It is a recent journal article that complies with WP:MEDRS, and is what the text is sourced to. It is dense and technical. The lay article from the BBC offers an overview in simpler language; an adjunct for the reader, but not something one would ever cite medical content to; even well written lay sources often have medical errors, and this one has a lot of opinion. But it serves to help the reader understand the terminology so they can then better digest the actual source. We provide it in a case like this for a simpler overview, but we don’t source content to it.

WhatamIdoing I have moved from being astounded at the nonchalance over the reaction of those who care about these errors, to now in a state of awestruck wonder at the ongoing marvels of Wikipedia, whereby those who write code can re-interpret medical sourcing guideline.

Guerillero what say you next? We’ve already had Izno’s feedback. Nikkimaria what can we do next? A noticeboard will be as useless as trying to follow that page was, and past experience shows you can’t get answers in English.

Colin where are you on this: a decade and a half of integrity in medical content: poof. Have you stopped watching MEDRS? I know Graham has taken a break because “this place can be harmful to your mental health”. That it can. @Ajpolino, Spicy, Lukelahood, and Casliber: anybody watching MEDRS? SandyGeorgia (Talk) 06:18, 28 January 2022 (UTC)

Oh, and apparently the correct Wikispeak for this isn’t something I’m up on, because the parameter is still there, just disabled or some such thing, so that articles have jolly big red errors. I guess we’re supposed to be impressing our readers with that. Oh, wait, our readers don’t read our articles or our sources anyway, so why do we care. I gotta get with the program! SandyGeorgia (Talk) 06:59, 28 January 2022 (UTC)
The above misunderstandings of the lay parameter seem to be coming from an IP. Can you ignore them? I've only been skimming the discussion since I don't have much to add that hasn't been expressed already. Interesting that all this effort is being made to find out what is using the parameters after the change. I am concerned that those who made the change think now and on an obscure talk page is the place to justify their change. I am worried that the big red warning will cause some "helpful" wikignome to go around deleting all the lay summary citations and then there won't be any way to fix the issue. They should have come up with an agreed alternative and then offered to run some script to fix the thousands of usages e.g. bundling the citations appropriately. -- Colin°Talk 08:49, 28 January 2022 (UTC)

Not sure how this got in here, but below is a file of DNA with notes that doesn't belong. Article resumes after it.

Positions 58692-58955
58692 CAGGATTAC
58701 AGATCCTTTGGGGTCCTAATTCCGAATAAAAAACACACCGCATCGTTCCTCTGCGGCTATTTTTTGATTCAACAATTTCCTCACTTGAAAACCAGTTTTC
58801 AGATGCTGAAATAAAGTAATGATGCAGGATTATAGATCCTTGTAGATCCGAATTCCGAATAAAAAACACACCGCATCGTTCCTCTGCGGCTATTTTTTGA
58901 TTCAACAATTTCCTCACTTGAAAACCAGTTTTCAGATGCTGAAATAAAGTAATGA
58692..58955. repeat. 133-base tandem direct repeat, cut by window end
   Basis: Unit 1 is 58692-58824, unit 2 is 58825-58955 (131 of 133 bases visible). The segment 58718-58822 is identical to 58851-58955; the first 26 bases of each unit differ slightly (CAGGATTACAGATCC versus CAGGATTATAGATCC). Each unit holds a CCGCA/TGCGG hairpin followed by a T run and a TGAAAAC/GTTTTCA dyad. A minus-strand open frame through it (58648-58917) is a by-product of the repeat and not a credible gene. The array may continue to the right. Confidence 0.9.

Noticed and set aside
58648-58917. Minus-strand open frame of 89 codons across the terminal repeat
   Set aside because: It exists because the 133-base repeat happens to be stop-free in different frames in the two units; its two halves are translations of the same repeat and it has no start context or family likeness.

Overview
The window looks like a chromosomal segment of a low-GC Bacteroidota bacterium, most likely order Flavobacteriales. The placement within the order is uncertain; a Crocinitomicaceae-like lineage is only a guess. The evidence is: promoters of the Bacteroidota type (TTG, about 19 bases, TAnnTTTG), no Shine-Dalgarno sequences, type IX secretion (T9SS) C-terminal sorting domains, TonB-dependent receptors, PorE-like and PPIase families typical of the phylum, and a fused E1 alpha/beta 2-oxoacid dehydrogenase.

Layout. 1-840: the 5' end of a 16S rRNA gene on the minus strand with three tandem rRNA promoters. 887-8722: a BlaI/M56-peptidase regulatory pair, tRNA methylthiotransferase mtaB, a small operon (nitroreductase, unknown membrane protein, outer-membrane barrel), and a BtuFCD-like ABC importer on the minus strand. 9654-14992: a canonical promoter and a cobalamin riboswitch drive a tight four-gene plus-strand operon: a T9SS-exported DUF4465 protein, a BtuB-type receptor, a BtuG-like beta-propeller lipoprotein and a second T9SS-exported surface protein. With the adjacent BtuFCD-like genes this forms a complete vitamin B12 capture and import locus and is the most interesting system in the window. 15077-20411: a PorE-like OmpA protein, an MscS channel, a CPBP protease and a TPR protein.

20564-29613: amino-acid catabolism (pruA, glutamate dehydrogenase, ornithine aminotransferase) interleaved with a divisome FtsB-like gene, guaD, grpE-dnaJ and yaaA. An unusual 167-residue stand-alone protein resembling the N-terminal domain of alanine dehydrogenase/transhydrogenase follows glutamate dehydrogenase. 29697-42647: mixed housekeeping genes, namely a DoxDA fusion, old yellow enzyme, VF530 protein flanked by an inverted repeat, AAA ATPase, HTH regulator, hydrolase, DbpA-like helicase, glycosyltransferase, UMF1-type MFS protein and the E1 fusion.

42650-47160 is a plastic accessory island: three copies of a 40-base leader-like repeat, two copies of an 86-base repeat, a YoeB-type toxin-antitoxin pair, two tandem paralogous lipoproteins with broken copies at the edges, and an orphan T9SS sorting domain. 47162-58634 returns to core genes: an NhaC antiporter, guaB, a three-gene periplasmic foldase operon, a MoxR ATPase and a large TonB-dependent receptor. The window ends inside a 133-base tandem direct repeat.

I don’t think ignoring IPs is recommended, as “they count, too”, and there are now two IPs using this same logic in those discussions. The standard operating methods around citation templates deviate, and always have, from what all of the rest of us do everywhere else; this is the long-standing problem that makes this problem so difficult. Template:Cite journal (which is protected) now recommends a disputed change to correct these errors by adding a full citation template to a lay source. Can some kind admin please add a disputed tag to that template, before exactly what Colin mentions starts happening ? SandyGeorgia (Talk) 15:43, 28 January 2022 (UTC)
And as you can see, now we have Guerillero supporting this as well, so it’s folly to ignore IPs. SandyGeorgia (Talk) 15:52, 28 January 2022 (UTC)
  • While is it a pain to switch over the ~3k citations, TtM's cite lay source template seems like a decent path forward and makes these important links available in a robust way that won't go away on a whim. --Guerillero Parlez Moi 11:42, 28 January 2022 (UTC)
    We don’t cite the lay press for medical content; Ttm’s method is disputed, and discussions about MEDRS should happen at MEDRS, not on an obscure page no one follows. SandyGeorgia (Talk) 15:45, 28 January 2022 (UTC)

There was a time when they did read our articles AND the sourcesEdit